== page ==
Ask a hundred people why they play MMOs, and you’ll get all kinds of answers, but one thing that separates MMOs from other games is the player communities. Whether it be guilds, raid teams, instance groups, or even good ol’ Tradechat, there’s people everywhere and it’s only natural that people develop friendships and alliances in order to meet their goals, which are typically centered around beating instances, raids, or world events.
But a few nights into Wurm, I experienced something quite different and unforgettable.
I ultimately decided to settle down in the area along the street where I saw that big scorpion. There was plenty of land available, and while chatting with the locals I found them to be very nice and friendly. One neighbor showed up to build a well on my property, which means that I now have a neverending source of water and don’t have to take a 10-minute walk down to Mist Lake to refill my canteens. The next night, we decided to go exploring, specifically to check out that abandoned homestead with the creepy stone coffin.
While we were up there, we saw the young scorpion that I’d seen previously, and also an adolescent starving scorpion, which was bigger and badder. My friend (who was relatively new himself) decided to try to fight the scorpion, as he’d been killing deer, spiders, & other critters, and he had his best sword and chain armor on. The fight didn’t go well, and we had to retreat. His health was down to 50% and he had very severe wounds, which would kill him if he didn’t get them treated.
Now, in most MMOs, death isn’t a big deal. Die quickly, respawn at a graveyard, walk back to your corpse, and maybe wait 5-10 minutes to let any debuffs wear off. In Wurm though, if you die you leave your inventory on your corpse (which hopefully you can get back to loot before anyone else does), plus you lose some hard-earned skill points. Of course, in a survival MMO, that’s a very bad thing. If you’ve been playing a while and have built up your skills, you really, really don’t want to die.
To counteract that, dying in Wurm can take a long time. Wurm injuries work sort of like never-ending DoTs or bleeds, slowly ticking away at your health until they heal or until you treat them. Light wounds eventually heal on their own and aren’t a big deal, but Medium, Heavy, and Severe wounds all require player treatment, and have the potential to worsen if not treated. If an encounter goes south and you retreat from battle soon enough, you might have time to apply healing covers and bandages before you die.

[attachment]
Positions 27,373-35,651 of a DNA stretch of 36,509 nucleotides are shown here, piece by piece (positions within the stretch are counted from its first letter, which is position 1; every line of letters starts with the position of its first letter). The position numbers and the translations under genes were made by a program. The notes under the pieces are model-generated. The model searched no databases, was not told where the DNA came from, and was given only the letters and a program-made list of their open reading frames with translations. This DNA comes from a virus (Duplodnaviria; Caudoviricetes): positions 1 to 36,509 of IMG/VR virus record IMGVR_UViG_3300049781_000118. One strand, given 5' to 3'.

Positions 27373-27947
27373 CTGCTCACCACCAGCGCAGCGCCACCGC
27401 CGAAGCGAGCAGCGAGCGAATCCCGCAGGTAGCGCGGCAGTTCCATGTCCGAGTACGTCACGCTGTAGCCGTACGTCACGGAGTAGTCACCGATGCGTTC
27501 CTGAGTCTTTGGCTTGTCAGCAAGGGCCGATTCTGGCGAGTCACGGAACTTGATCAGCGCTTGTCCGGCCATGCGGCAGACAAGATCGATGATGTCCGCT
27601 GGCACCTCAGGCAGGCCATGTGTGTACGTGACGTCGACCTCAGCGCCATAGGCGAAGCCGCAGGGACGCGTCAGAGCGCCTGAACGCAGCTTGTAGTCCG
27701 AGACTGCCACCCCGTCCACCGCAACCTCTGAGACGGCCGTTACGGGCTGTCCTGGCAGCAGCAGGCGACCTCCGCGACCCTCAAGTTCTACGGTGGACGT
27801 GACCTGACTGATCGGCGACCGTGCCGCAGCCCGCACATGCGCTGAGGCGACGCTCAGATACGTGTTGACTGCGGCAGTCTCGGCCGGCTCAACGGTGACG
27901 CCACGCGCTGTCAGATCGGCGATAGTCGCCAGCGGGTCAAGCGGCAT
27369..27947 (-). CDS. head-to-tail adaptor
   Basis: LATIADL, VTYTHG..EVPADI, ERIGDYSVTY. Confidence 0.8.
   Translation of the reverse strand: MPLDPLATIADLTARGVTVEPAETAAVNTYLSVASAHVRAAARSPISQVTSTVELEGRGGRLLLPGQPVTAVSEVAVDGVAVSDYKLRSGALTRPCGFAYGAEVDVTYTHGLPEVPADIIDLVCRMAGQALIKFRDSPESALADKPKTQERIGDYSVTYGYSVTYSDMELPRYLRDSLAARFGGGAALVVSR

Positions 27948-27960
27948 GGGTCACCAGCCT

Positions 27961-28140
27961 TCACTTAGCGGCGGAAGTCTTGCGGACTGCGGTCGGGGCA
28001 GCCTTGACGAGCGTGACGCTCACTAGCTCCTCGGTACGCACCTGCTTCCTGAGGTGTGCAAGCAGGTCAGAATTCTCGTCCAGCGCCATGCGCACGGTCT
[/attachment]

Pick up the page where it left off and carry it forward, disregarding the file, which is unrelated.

So we hopped in my pal’s wagon & rode back to his homestead, watching his health slowly tick down. I jumped off at my place so that I could go get the few healing herbs that I had, but unfortunately I kept failing at making the healing covers since my skills were still low. We sent an SOS out in local and in PMs, all the way from Silent Hill to the PCGamer village, asking for any herbs or healing covers that folks had and any advice on how to treat the wound. Several people came streaming in from all directions, sometimes traveling 15 minutes or more to bring whatever they had on-hand to try to save this one player who was going to die.
We got all the wounds covered except for one… the one that was killing him, and which stated “You can see through the gaping hole”. Yikes. We found out that we needed a healing cover made of very specific ingredients, one of which none of us had. So we went out and started foraging and botanizing the grass, and after a while found the elusive herb. There was only a 50/50 chance of the healing cover being made successfully, and another 50/50 chance of it actually working. Thankfully the RNG was in our favor that night, and the wound stopped ticking away. Once we had that taken care of, we were able to bandage it (which started the actual healing process) and our friend was saved! He would live to see another day.
This whole scenario played out over about 2 hours, the same amount of time that people spend in raids or instances these days, and honestly… I like this better. It wasn’t about competition or phat loot, it was simply about coming together to help another player because one of these days, it could be you. Be it scorpions, bears, spiders, wolves, or what-have-you, there are plenty of creepy things lurking in the forests of Wurm, not to mention the injuries you can get just by accidentally falling down a steep hill or ledge. It’s a brutal game, but it also naturally encourages players to help to each other, simply because you need each other to survive.
That’s pretty darn awesome.